Chapter 13 - 3:55 1989 Olympic Festival
John Erling: Students will be listening to this, and other people in your profession. How did you raise money and when people would say no to you, how would you take that rejection?
Lee Allan Smith: I took it as best I could as though they had said yes, unless, unless I knew that they had the money. That's a handful of people and I certainly wouldn't mention who they were. Some people say, "Oh, I gave too much already. I've given to this and this and this." Well, having worked on those events I knew that they hadn't, so. Anybody that says no, that's his or her right and we don't know what they are doing to take care of their parents or their church or whatever. So no, there's no way that I ever was upset that people said no. It's just that some people really are big, big people, like huge CEOs or owners of companies and it does bother me when some do not partake in the community activities and think let the other guy do it. But I never was upset at anybody saying no.
JE: You never took it personally?
LAS: No, of course not, no I never ever took it personally. Maybe I should have, I don't know. I didn't. I really didn't.
JE: The Oklahoma City Zoo, they named an elephant after you?
LAS: No, it was a little worse than that. It was a hippopotamus. (Laughter) It was a hippopotamus. I was much larger at the time. I guess they could still name it after me for weight size, but I was a lot bigger around then. So they did that and I took it and accepted it and it was fine. I think it's a great animal. (Laughter)
JE: But you did so much for the Zoo and that's why they did it.
LAS: Yes, I suppose so. I raised money for various projects and the main one was Aquaticus, which came in with a bang and went out, unfortunately, with problems. We brought in dolphins and sea lions and the sea lions are still there. The dolphins had some problems with some illnesses and some day I hope it comes back. But it's still a fabulous facility. Yes, I was involved in Aquaticus.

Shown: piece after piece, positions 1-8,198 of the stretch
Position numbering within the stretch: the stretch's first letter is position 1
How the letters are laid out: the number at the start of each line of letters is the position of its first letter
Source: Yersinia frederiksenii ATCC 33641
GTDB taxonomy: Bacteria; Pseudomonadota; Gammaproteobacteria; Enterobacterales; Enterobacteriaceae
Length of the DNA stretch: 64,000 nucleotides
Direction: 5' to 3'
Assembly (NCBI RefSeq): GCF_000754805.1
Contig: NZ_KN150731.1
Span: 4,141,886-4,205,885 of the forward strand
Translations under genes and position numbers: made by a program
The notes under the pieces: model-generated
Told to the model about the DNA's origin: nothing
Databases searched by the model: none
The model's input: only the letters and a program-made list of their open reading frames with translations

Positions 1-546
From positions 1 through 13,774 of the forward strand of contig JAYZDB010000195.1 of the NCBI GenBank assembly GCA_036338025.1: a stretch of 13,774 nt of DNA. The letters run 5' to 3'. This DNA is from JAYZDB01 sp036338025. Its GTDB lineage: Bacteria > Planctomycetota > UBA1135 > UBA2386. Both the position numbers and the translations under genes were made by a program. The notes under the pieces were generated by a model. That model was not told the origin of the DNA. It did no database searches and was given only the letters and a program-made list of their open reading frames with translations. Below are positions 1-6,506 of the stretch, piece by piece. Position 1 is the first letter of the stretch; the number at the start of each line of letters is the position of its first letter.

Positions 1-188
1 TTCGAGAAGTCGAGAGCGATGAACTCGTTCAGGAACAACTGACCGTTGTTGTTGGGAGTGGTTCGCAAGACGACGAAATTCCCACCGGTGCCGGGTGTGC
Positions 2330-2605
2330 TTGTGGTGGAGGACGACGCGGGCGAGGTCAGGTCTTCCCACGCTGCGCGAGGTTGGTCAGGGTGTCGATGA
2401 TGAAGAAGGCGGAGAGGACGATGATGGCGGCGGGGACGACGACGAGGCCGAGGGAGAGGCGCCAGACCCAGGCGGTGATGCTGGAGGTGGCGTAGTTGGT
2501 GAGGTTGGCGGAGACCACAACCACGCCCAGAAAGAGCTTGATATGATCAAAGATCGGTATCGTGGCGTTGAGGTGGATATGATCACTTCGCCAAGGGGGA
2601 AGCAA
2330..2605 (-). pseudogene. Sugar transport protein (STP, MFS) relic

JE: We've talked a little bit about the 1989 Olympic Festival and we were all so proud of that. You had a part in getting it here to Oklahoma City?
LAS: I had a part and as is the case in anything I do, it takes lots of parts. The Oklahoma City Chamber of Commerce and Paul Strasbaugh whom we lost here recently. Several of us went to Reno to make this bid along with Clay Bennett. I think that a lot of the success in getting it had to do with the fact that we were celebrating the 100th anniversary of the Land Run of 1889. Consequently the Olympic Festival was in 1989 so we were fortunate to get it. We came back and Clay and I talked and we talked to his father-in-law–
JE: His father in law was?
LAS: Ed Gaylord. I was the president and Clay Bennett was executive director and did one heck of a job. Most of my duties were with raising the money to put it on and that was very successful with the help of a lot of people. Clay and Tim O'Toole, who was the guy that ran the operations under Clay, and a lot of other fine people were involved. There are too many people to mention, but Clay did a great job. I also was heavily involved in the opening and closing ceremonies, but we all pitched in with that. That's when Mantle came in a little early and fortunately, I was able to sit behind my desk and force him to sign about 50 baseballs, which I've gotten rid of all of them but three. Don't call me, I am going to give them to my daughters. (Laughter) But, you mentioned a minute ago John about students maybe hearing this conversation.
JE: Yes.
LAS: I just hope that whatever I have said and will say is helpful. But I must say, that I spoke at Gaylord Journalism School down in Norman the other day and I was mentioning some of these people like Tennessee Ernie Ford, Ed McMahon and Bob Hope and Johnny Unitas and they looked at me like they thought I was from another planet. They didn't know whom the heck I was talking about. So I quickly started talking about some people they might know that came for The Spectacular and some other shows we've done like Carrie Underwood or Rascal Flatts or Flaming Lips or All-American Rejects. So, I finally connected with them so I hope that some things from this interview they hang on to.

Chapter 14 - 3:12 Fundraising
John Erling: You had a knack for raising money. Not everybody can do that. I think most of the time you just picked up the phone and talked to them.
Lee Allan Smith: Most of the time.
JE: So, some have that knack and some do not. Do you even know what it is about you that helps you to raise money?